TOKYO (Reuters) - Japanese Prime Minister Shinzo Abe’s ruling bloc pushed a bill targeting conspiracies to commit terrorism and other serious crimes through parliament’s lower house on Tuesday, despite fears the changes could allow police to trample civil liberties.
The lower house vote, held despite opposition party protests and concern raised by a U.N. expert, sets the stage for enactment after approval by the upper house, where the ruling coalition also has a majority.
Japanese governments have tried three times without success to pass similar legislation, which officials say is needed to ratify a U.N. treaty aimed at global organised crime as well as to prevent terrorism as Tokyo prepares to host the 2020 Olympics.
Speaking after what British police believe was a terrorist attack in Manchester on Monday in which at least 22 people died, Chief Cabinet Secretary Yoshihide Suga stressed the need for the changes to facilitate coordination with other countries.
“We would like the legislation enacted as soon as possible,” Suga said.
Opponents, however, see the legislation of part of a broader agenda by Abe to increase state powers.
“Abe and the LDP (the ruling Liberal Democratic Party) want to dramatically change the balance between protecting individual rights and police powers,” said Lawrence Repeta, an expert on Japan’s legal system.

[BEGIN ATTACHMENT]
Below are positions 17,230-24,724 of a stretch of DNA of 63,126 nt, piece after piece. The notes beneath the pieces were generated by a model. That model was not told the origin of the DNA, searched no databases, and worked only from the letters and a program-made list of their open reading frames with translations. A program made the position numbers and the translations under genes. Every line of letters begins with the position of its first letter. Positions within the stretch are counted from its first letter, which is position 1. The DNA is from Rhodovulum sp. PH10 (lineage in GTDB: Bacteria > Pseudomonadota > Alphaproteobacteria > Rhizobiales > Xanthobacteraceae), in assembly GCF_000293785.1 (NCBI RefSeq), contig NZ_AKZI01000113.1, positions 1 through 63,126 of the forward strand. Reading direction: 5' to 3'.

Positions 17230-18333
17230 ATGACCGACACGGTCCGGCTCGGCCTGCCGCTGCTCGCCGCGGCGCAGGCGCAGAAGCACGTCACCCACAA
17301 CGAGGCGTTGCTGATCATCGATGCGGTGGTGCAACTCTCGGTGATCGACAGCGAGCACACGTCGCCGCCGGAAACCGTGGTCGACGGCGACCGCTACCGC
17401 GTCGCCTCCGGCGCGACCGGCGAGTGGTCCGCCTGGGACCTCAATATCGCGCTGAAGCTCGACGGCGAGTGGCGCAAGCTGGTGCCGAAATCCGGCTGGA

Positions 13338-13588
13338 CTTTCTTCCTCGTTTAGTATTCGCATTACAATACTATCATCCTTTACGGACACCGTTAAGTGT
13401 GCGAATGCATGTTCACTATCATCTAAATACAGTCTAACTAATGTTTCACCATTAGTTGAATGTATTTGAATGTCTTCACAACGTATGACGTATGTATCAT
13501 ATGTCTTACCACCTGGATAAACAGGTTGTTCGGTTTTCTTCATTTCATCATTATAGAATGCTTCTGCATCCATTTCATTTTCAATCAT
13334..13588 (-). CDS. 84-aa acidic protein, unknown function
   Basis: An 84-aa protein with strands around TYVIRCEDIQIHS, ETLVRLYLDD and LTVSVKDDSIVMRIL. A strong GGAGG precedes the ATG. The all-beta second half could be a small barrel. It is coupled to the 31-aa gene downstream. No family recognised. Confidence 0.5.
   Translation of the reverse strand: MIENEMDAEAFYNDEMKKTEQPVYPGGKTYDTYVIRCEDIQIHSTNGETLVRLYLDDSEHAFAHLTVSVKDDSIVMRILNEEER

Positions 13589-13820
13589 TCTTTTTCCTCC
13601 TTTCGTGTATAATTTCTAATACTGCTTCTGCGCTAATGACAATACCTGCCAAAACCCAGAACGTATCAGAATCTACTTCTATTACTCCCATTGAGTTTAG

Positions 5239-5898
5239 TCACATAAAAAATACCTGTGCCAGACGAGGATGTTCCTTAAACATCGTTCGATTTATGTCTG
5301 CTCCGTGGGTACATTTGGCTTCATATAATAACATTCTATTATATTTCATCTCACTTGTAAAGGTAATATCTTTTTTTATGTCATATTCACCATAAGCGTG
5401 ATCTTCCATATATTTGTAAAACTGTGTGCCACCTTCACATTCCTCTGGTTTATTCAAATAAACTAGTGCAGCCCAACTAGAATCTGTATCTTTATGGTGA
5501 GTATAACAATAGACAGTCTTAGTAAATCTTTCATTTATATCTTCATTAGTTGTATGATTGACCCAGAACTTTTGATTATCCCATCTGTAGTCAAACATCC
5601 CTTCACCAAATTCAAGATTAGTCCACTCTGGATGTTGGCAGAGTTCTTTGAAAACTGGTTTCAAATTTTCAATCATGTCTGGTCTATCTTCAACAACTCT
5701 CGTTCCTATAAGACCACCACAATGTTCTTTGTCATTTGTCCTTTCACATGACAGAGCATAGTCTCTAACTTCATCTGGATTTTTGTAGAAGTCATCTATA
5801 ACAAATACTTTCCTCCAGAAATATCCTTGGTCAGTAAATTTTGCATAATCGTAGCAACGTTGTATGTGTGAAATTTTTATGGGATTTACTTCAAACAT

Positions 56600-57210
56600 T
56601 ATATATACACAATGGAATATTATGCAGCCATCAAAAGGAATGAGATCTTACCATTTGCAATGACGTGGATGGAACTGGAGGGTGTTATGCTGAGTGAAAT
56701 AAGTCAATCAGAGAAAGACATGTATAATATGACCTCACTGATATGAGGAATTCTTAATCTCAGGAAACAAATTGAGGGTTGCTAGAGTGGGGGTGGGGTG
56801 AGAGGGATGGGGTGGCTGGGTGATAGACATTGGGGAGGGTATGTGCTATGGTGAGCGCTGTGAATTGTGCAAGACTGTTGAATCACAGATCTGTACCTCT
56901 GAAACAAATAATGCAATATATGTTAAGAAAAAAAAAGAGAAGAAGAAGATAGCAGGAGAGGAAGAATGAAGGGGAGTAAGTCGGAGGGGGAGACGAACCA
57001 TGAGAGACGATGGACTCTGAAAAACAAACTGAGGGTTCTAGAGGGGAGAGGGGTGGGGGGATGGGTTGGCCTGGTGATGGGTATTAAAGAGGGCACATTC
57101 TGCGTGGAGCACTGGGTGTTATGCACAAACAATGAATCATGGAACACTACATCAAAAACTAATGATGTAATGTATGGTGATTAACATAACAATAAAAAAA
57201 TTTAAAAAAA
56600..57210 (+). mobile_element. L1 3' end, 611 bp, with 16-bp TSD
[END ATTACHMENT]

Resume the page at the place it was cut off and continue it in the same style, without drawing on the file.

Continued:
Despite government assurances to the contrary, opponents fear ordinary citizens could be targeted. Critics say that combined with a widening of legal wiretapping and the reluctance of courts to limit police surveillance powers, the changes could deter grassroots opposition to government policies.
Hundreds of mostly elderly protesters gathered outside parliament to voice their opposition.
“This law would enable security police to strengthen surveillance,” said retired Michiko Mori, 76.
“If you are more likely to be monitored and arrested, you would shrink from citizens’ movements.”
The legislation would criminalise plotting and preparing to commit 277 “serious crimes” that critics such as the Japan Federation of Bar Associations note include acts with no obvious connection to terrorism or organised crime, such as sit-ins to protest construction of apartment buildings or copying music.
Critics also say gathering information on possible plots would require expanded police surveillance, prompting comparisons with Japan’s prewar thought police.
“We must not allow the creation of a surveillance society,” the lawyers group said in a statement.
Last week, the U.N. special rapporteur on the right to privacy, Joseph Cannataci, wrote to Abe asking him to address the risk that the changes could “lead to undue restrictions to the rights to privacy and to freedom of expression”.
Suga lashed back on Monday, calling the letter “clearly inappropriate” and adding Tokyo had protested. Cannataci responded by calling Suga’s remarks “angry words” with “no substance” in an email to Reuters.
A Kyodo news agency survey published on Sunday showed voters are split over the bill, with support at 39.9 percent and opposition at 41.4 percent.
Additional reporting by Kaori Kaneko; Editing by Robert Birsel